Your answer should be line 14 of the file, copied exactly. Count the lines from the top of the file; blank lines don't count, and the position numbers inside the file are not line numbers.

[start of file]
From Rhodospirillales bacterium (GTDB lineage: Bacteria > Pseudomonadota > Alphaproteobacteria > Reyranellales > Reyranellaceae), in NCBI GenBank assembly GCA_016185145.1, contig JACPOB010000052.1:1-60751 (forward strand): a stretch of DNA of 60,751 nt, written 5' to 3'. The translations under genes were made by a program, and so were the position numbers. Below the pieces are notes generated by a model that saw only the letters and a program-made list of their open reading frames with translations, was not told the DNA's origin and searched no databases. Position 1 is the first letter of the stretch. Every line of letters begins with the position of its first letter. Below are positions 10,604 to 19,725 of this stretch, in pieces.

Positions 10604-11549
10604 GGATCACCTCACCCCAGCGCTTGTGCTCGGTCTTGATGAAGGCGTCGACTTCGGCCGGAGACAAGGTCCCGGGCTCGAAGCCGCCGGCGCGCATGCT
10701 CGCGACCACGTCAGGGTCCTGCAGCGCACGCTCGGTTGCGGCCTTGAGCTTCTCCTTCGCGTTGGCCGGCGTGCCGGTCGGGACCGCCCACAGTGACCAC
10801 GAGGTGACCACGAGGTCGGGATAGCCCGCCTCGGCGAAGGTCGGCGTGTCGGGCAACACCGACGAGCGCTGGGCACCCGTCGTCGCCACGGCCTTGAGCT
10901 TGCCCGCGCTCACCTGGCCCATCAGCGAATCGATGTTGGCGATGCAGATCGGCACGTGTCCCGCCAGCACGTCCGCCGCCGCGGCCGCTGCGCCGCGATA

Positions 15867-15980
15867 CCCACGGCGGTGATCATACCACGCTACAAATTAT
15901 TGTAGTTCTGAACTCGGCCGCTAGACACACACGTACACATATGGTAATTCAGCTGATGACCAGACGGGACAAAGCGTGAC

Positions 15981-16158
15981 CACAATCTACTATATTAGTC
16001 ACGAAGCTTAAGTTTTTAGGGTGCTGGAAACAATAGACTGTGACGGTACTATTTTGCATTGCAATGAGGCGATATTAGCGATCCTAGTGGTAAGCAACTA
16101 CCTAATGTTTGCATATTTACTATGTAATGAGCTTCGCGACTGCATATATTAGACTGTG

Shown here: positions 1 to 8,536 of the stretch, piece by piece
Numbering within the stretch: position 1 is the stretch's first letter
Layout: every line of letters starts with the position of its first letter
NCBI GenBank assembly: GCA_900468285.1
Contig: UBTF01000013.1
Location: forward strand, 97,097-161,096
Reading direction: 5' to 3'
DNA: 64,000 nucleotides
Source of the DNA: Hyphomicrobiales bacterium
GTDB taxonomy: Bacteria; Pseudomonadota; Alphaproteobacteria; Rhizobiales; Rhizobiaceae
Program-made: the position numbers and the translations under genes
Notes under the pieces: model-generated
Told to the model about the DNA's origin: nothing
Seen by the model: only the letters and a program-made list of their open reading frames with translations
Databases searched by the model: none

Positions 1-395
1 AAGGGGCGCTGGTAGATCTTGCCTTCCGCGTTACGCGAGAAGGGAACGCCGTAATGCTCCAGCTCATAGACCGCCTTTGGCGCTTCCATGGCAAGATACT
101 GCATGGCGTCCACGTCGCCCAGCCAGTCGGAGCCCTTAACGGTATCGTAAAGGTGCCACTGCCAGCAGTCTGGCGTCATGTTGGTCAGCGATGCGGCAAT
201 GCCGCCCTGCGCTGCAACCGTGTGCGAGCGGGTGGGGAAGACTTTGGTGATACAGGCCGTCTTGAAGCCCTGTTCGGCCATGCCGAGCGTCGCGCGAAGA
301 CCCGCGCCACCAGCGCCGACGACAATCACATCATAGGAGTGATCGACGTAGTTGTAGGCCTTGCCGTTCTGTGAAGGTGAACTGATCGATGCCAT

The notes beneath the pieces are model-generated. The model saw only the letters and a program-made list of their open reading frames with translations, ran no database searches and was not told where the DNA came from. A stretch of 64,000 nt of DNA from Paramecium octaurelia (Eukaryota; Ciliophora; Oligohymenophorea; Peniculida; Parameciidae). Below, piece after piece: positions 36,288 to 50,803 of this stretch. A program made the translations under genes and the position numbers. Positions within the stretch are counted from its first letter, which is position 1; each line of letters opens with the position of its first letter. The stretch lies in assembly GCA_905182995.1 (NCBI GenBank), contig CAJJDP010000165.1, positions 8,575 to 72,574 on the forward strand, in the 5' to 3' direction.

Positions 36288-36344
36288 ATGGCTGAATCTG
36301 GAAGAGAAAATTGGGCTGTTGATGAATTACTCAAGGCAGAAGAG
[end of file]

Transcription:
Shown here: positions 1 to 8,536 of the stretch, piece by piece